Margaret Court: Queen of the Australian Open


As is customary, the Australian Open will in effect kick-start the 2019 tennis season later this month. The first Grand Slam of the year will be keenly contested in the men’s game, with Novak Djokovic the favourite ahead of Rafael Nadal, Roger Federer and Alexander Zverev, while Serena Williams is once again the player to beat on the women’s side.

If the younger of the two Williams sisters does triumph in Melbourne, she will be celebrating her eighth Australian Open title. That is more than anyone but Margaret Court, who won the tournament 11 times during a career which spanned the Amateur Era and the Open Era.

Born in New South Wales, Australia, Court is naturally left-hand but was coached during her development to change to a right-hand grip. Prodigiously talented from a young age, she won her first Australian Open at the tender age of just 18, edging past Maria Bueno in the quarter-finals, getting the better of Mary Carter Reitano in the last four and then defeating compatriot Jan Lehane in straight sets in the tournament showpiece.

Incredibly, that was the first of seven successive Australian Opens won by Court, who dominated the competition to an extent which has never been seen before or since. Simply no one could beat the Australian on her own patch, but it is extraordinary that she remained so consistent for so long, avoiding both injury and losses of form throughout a period which began when she was still a teenager finding her way in the game.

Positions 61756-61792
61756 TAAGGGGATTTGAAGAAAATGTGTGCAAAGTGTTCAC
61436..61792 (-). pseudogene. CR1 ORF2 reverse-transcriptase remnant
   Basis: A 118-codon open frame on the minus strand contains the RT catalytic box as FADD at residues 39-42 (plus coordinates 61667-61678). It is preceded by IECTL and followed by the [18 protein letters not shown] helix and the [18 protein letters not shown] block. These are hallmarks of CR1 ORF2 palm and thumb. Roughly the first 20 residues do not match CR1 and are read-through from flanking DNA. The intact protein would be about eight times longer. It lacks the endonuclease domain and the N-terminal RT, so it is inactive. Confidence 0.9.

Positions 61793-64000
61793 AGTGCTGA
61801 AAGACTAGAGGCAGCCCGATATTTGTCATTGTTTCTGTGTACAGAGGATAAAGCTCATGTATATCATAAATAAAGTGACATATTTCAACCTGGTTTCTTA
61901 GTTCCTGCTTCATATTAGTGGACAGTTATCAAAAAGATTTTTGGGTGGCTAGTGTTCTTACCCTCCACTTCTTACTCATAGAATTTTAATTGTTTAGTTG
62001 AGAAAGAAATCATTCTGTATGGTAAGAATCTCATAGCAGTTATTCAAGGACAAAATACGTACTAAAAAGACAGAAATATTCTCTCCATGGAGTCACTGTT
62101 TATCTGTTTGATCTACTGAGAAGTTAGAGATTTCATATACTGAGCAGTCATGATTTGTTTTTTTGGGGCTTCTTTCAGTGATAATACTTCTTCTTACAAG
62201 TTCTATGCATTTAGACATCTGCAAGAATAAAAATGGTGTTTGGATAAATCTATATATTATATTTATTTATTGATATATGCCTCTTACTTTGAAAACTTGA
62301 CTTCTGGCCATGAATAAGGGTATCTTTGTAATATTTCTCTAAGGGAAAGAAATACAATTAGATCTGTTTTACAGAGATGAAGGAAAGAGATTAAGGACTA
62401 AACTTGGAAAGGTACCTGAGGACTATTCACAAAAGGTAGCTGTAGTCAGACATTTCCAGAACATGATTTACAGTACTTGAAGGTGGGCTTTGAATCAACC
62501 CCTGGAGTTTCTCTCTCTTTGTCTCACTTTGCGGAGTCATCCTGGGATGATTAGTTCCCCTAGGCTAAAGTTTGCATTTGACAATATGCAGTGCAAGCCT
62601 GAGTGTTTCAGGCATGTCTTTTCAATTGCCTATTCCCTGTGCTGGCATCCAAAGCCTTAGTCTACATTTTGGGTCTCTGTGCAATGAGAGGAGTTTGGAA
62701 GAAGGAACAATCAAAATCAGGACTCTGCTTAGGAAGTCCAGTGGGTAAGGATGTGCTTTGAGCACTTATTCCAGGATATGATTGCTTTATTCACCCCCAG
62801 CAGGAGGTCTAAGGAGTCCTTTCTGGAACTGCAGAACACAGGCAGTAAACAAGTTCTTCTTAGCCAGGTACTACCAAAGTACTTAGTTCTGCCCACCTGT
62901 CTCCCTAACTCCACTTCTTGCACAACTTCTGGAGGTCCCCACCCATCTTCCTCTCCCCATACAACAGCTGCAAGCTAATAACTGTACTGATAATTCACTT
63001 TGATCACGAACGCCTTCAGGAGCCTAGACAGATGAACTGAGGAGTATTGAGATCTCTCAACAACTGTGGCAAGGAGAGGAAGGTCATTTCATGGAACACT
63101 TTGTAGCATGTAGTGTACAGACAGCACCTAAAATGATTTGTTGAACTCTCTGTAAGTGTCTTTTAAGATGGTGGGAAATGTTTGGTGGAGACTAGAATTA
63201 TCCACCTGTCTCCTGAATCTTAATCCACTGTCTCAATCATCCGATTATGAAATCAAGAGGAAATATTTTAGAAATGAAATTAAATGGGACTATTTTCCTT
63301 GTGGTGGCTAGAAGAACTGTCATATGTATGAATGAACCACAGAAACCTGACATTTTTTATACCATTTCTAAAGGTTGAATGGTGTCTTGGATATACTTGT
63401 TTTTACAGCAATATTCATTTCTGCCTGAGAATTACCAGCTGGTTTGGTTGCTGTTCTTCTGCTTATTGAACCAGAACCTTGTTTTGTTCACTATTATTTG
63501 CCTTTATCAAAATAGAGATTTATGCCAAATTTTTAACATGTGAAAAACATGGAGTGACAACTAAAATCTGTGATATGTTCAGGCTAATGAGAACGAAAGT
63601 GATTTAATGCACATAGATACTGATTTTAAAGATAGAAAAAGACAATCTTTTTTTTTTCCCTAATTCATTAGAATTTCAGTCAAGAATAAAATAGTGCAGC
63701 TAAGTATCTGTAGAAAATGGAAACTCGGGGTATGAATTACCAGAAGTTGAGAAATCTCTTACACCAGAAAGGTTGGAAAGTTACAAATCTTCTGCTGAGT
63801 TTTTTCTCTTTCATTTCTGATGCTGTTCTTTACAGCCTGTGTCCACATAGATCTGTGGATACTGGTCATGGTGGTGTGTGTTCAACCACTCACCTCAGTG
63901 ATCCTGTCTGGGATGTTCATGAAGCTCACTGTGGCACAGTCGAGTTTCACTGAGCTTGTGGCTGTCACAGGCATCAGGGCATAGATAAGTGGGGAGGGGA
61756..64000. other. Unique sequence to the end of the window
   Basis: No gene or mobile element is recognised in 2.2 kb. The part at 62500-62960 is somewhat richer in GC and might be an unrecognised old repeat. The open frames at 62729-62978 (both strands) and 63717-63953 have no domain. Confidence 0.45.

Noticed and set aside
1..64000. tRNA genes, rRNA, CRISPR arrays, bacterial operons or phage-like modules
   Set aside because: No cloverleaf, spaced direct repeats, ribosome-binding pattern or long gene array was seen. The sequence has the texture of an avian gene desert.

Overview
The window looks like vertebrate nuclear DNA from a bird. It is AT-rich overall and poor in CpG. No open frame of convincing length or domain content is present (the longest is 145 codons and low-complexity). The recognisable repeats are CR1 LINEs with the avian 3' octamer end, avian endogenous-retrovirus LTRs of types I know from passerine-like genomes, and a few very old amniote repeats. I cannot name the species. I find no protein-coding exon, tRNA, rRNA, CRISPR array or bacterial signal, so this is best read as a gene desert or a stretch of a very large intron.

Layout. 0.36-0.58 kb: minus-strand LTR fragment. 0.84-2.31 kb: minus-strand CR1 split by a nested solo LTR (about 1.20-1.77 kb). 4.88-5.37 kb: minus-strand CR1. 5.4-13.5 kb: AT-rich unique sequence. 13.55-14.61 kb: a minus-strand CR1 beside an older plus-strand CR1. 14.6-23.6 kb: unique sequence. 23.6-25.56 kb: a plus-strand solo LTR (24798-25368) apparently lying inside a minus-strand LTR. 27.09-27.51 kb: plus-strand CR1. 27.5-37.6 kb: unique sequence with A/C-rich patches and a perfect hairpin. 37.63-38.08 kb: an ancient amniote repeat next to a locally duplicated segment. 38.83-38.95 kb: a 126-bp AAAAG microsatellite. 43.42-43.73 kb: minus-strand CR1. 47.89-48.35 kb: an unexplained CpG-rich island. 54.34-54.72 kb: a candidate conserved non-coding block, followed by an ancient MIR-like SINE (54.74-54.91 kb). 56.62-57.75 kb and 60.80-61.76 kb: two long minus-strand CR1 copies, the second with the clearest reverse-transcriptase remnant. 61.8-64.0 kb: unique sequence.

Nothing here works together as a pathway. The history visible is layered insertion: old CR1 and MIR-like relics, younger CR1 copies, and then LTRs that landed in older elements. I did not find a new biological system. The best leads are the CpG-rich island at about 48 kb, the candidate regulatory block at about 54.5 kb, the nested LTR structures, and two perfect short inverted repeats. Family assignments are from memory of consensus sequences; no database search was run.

In each of 1961, 1962 and 1963 Court again took the crown ahead of runner-up Lehane, who must have been cursing her luck at being around in the same era as her countrywoman. Court beat Lehane in the semi-finals in 1964 and conquered Lesley Turner in the final, before triumphing over Bueno – who was forced to retire while 5-2 down in the third set – in the last game of the 1965 tournament. The following year, meanwhile, Court took the title by walkover after Nancy Richey pulled out following her semi-final success against Kerry Melville.

The Australian took a break from the sport after Wimbledon in 1966, returning for the Australian Open 18 months later – where she failed to win the tournament for the first time. Court returned in 1968 but was defeated in the final, as Billie Jean King administered a 6-1, 6-2 thrashing to scoop the prize. Fast forward 12 months, though, and Court was celebrating a straight-sets victory over King in the final.

That edition in 1969 was the first of the Open Era, as the competition was renamed the Australian Open having previously been referred to as the Australian Championships. Court was also champion in 1970, before going on to become the first woman to complete the Calendar Grand Slam by going all the way at the French Open, Wimbledon and the US Open. She was again successful in Melbourne in 1971, and after sitting out the 1972 tournament she returned a year later to add yet another Australian Open to her honours list.

That was the last of Court’s triumphs in a tournament she dominated between the start of the 1960s and the early 1970s. No woman has yet matched her record of 24 Grand Slam single titles, and her haul of 11 Australian Opens will surely never be topped.

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